No2 [Interview] Mita Masahiro : A pinch of nostalgia

No201Writer Mita Masahiro was born in 1948. He teaches at Musashino University in Tokyo. In 1977, he won the Akutagawa Prize, one of Japan’s most prestigious literary prizes, and has been working on copyright law for the past few years.

What does the Tokyo Tower mean to you?

Mita Masahiro : The Tokyo Tower is situated in the heart of the capital. When I got married and was able to afford a house, I moved out into the suburbs, far from the centre of the city. It was at least an hour’s train ride away. But it was a place from which we could see the Tokyo Tower. For those of us who lived in the suburbs, it became like a cult. Now I live in Tokyo but I can’t see the Tokyo Tower because it is hidden by the buildings around my home. It’s a shame.


The Tokyo Tower is often said to be the symbol of post-war Japan. What was the meaning that the Japanese wanted to give it?

M. M. : The Tokyo Tower is not comparable to the Eiffel Tower. Nevertheless, it is the building that represents Tokyo. It was built with steel left over from the Korean War. It was meant to symbolize the will to attain strong economic growth, and to maintain peace. Later, the country’s economic success contributed to increasing the population’s affection for the tower.


For a few years, there has been talk about growing nostalgia for the 50s-60s among some Japanese. Yet that period wasn’t easy to cope with. How would you explain that feeling?

M. M. : The democratization of Japanese society, and the strong economic growth that accompanied it gave the population material wealth. But this accelerated growth is responsible for the weakening of community relations in the countryside, as well as for the disintegration of family values. When the Tower was built, the sense of community was still strong in the cities and the countryside. Family was still the mainstay of society. Values and moral virtues that contributed to social stability were still dominant. That is how nostalgia relating to those good old days can be explained, especially among people of my generation who actually experienced the post-war period.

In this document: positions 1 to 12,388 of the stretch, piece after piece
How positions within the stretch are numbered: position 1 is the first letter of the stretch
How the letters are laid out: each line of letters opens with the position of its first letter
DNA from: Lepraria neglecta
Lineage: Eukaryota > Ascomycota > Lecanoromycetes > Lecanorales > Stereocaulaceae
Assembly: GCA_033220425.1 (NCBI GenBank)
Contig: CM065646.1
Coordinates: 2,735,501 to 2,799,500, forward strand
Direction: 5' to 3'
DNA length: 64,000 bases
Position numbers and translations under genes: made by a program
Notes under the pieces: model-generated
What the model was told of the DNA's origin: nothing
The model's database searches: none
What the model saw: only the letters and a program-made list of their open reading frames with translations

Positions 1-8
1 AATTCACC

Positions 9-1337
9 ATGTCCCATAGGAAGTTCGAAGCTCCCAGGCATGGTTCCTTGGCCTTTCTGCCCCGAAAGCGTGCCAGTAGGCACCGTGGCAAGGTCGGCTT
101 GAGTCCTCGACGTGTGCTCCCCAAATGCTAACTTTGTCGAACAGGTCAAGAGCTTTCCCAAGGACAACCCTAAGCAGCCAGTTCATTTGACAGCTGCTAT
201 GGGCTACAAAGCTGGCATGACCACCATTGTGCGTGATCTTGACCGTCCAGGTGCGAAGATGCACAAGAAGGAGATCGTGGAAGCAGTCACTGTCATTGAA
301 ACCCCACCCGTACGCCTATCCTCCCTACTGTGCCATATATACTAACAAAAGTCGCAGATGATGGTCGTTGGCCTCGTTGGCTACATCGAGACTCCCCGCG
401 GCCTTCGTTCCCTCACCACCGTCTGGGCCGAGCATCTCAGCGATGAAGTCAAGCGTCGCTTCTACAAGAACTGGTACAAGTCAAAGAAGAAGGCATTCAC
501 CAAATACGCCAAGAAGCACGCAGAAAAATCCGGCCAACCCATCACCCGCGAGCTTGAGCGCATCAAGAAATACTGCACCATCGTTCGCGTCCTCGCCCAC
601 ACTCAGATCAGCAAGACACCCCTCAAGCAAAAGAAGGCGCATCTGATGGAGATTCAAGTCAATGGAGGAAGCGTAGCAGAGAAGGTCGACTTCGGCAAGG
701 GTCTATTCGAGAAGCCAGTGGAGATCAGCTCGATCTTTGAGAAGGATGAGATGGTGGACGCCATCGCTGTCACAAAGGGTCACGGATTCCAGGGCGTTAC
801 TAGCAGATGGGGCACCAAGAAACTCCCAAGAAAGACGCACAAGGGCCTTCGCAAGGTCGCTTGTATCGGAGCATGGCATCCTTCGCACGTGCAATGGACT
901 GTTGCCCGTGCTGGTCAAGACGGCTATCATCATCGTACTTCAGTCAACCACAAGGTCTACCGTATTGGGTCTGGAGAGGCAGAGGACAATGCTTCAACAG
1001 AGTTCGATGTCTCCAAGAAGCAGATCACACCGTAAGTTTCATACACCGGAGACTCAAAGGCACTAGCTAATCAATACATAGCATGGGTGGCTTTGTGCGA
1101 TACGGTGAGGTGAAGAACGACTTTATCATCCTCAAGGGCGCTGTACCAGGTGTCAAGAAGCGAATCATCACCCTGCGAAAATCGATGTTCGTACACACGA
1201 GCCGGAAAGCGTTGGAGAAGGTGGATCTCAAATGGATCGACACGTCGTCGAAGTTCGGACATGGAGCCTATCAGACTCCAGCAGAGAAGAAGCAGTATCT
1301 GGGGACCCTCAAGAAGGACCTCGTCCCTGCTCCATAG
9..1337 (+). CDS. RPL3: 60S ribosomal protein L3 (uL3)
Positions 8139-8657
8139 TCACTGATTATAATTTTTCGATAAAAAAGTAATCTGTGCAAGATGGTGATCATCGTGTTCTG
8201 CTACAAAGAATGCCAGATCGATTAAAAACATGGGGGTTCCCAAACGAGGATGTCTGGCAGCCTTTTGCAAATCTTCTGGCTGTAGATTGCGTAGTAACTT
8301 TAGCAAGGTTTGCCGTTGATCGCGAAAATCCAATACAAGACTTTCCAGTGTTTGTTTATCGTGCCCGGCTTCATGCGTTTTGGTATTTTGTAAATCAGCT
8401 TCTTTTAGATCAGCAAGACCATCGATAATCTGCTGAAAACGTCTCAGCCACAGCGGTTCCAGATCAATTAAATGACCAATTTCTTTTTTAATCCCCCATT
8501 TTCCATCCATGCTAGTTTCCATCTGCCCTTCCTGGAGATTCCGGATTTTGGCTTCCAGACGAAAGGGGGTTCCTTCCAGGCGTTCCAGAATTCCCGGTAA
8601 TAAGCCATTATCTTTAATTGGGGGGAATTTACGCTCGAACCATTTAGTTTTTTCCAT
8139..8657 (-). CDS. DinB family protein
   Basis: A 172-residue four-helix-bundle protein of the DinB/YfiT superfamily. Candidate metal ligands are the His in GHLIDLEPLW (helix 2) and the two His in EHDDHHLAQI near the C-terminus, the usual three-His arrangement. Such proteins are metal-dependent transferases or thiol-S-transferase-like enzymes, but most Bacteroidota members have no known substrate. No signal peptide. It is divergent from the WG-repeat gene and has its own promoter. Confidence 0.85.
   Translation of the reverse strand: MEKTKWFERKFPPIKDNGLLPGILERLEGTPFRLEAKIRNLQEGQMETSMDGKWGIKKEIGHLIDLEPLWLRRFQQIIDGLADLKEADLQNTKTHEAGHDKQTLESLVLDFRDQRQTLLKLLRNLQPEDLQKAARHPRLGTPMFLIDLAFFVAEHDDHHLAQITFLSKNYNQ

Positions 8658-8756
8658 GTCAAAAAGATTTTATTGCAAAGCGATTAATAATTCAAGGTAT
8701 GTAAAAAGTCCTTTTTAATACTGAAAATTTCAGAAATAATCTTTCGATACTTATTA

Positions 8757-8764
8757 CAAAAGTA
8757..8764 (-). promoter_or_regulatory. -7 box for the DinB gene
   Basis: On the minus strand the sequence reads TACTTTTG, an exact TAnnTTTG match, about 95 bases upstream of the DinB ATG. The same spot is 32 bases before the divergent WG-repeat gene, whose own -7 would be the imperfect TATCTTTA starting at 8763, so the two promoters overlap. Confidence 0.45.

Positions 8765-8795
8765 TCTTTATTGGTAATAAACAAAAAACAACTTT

You are from Osaka. There is a tower there too. It is called Tsutenkaku. It is older than the Tokyo Tower (1956) and built by the same designer. Yet it doesn’t seem to hold the same value for the Japanese. What is your opinion on this?

M. M. : It’s simple, really. The Tokyo Tower is the symbol of Japan. Osaka is just a big provincial city which owes its importance to trade. It has its own culture of course, what with kabuki, bunraku (puppetry), or rakugo (a comedy monologue). The Tsutenkaku Tower was built to the south of the city, looking outwards. Not to mention that Osaka already has its own prestigious building, which happens to be a castle: tough competition for the Tsutenkaku.


Would Tokyo be Tokyo without its Tower?

M. M. : When I was in Paris, I climbed to the 56th floor of the Montparnasse Tower and the first thing I saw was the Eiffel Tower. I believe that visitors to the Tokyo Sky Tree look for the Tokyo Tower first. Tokyo continues to grow, what with the creation of artificial islands in Tokyo Bay and new districts such as Odaiba, Ariake and Toyosu. From all of these places you can see the Tokyo Tower, as well as Rainbow Bridge and Shinjuku’s skyscraper. It is very hard for me to imagine Tokyo without its red and white metal edifice.
Interview by Gabriel Bernard